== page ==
Emmy the Great, Virtue

Written for Wears the Trousers 14.06.11

There always was more to Emma-Lee Moss than the flimsy whimsy of many of her contemporary dabblers in the rapidly evaporating pool of antifolk. This album confirms that she has greater things to offer. Virtue, written and recorded with Younghusband’s Euan Hinshelwood, released on the band’s own imprint, and financed through the Pledge Music fan-funding scheme, is a very different animal to her 2009 debut, First Love. It’s luxuriantly and smoothly produced, assured and accomplished, its ten tracks forming a cohesive whole in contrast to the debut’s collection of endearingly raw and disparate songs.

Moss’s own view is that “this album represents me a lot more personally” than First Love, and, in places, Virtue is intensely intimate, indelibly marked by her fiancé’s decision to break their engagement and take up a career as a missionary. Religion appropriately finds its way in as allegory and metaphor in songs like ‘North’ and ‘Paper Forest (In The Afterglow Of Rapture)’, but overall she universalises her own experiences rather than personalising them off-puttingly. Her recurring nods to the absurdity of individual perseverance in the face of the vast stretch of worlds and civilisations that have risen and fallen before ours displays the solid sense of perspective by which the heartfelt emotion here is firmly anchored. Lyrically, Moss remains mature and reflective, unflinchingly composed rather than messily emotive, but still able to unerringly articulate the depths of pain and hopelessness in which life is prone to land one.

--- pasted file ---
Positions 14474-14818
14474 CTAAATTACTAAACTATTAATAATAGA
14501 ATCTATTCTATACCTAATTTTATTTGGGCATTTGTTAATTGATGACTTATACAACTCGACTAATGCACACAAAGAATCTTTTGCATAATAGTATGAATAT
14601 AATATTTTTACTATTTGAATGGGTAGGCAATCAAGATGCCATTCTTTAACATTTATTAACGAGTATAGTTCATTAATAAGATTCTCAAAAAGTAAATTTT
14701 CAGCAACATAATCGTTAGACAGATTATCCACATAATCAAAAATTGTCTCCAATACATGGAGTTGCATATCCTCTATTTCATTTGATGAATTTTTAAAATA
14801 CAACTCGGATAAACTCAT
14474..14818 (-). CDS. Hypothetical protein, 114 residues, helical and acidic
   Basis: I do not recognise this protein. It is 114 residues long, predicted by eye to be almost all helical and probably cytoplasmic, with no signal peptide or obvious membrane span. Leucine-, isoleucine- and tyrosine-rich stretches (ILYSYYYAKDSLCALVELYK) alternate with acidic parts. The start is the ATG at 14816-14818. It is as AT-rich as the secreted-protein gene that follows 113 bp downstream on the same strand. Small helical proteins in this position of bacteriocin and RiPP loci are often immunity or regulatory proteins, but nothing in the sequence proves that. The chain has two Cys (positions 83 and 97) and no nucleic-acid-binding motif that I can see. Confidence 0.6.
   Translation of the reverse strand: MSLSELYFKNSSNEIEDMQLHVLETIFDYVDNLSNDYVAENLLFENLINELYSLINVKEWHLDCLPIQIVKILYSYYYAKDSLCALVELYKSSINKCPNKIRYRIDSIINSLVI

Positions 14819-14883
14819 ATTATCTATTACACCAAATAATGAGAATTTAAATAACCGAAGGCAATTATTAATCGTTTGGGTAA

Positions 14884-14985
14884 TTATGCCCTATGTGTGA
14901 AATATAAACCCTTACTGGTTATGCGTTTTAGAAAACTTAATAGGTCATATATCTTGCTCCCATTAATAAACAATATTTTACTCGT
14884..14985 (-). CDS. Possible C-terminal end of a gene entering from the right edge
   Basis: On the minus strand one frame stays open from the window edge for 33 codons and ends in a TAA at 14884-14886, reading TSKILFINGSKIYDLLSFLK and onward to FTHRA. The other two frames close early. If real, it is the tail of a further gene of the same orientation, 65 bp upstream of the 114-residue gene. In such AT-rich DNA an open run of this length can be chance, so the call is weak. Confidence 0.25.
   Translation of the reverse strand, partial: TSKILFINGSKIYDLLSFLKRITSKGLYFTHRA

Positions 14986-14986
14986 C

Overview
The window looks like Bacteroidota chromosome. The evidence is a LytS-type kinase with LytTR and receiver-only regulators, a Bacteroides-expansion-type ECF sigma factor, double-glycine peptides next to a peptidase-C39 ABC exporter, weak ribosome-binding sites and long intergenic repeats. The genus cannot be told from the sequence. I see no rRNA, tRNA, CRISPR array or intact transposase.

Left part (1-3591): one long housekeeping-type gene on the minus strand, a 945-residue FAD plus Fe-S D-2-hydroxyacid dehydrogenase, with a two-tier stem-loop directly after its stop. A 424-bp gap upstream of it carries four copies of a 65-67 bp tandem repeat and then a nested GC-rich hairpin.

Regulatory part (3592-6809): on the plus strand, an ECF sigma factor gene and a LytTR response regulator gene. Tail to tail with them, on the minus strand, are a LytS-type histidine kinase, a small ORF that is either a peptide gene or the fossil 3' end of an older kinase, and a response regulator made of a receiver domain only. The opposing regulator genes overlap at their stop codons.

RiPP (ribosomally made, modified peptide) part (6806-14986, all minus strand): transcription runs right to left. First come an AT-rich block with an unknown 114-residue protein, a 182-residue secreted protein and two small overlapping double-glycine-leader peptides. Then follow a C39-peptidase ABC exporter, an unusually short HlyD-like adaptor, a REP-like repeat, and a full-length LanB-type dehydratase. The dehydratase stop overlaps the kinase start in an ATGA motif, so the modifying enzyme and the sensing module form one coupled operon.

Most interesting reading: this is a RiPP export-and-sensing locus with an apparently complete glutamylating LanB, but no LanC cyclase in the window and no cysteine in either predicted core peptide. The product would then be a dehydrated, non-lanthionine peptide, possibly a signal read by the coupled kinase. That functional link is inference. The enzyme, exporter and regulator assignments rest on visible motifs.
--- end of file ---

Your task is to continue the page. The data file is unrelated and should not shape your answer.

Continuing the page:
There are echoes of her earlier work in the opening ebb and flow of ‘Dinosaur Sex’, a meditation on Moss’s persistent themes of comparative mortality, evolution and obsolescence, and in the sweetly bleak, insistent lilt of ‘Cassandra’, a song which makes wry resignation almost comforting. Second track ‘A Woman, A Woman, A Century Of Sleep’ is a more dramatic departure, dropping guitar lines like jangled nerves, a cascade of spine-shivering keys, and portentous, tumbling drumbeats underneath visions of domestic dissolution. The fluttery vocals and shuffling percussion of lead single ‘Iris’ soar into a breezy, billowing chorus, and ‘Paper Forest’ has a rush of lyrical wisdom that ripples and swells like waves breaking on a shore. ‘Trellick Tower’ is another surprise, its London tower block setting seeing Moss draw inspiration from the city rather than her more familiar pastoral landscapes. It’s the album’s most overtly personal song, exploring love and religion over a delicate piano-led backing that ends things on a questioning but resilient and hopeful note.

On Virtue, Moss’s music measures up to her reliable mainstay of gently self-deprecating and sharply cerebral lyrics. The album even has moments which bear unlikely comparison to the lush melancholy of mid-period Radiohead and Kate Bush’s anatomising of feminine psychology. This is a record dealing in harsh blows struck softly, in which Moss has managed to channel loss into pitch-perfect pop songs brimming with instantly memorable words and melodies, swathed in a voice of tremulous strength and purity.

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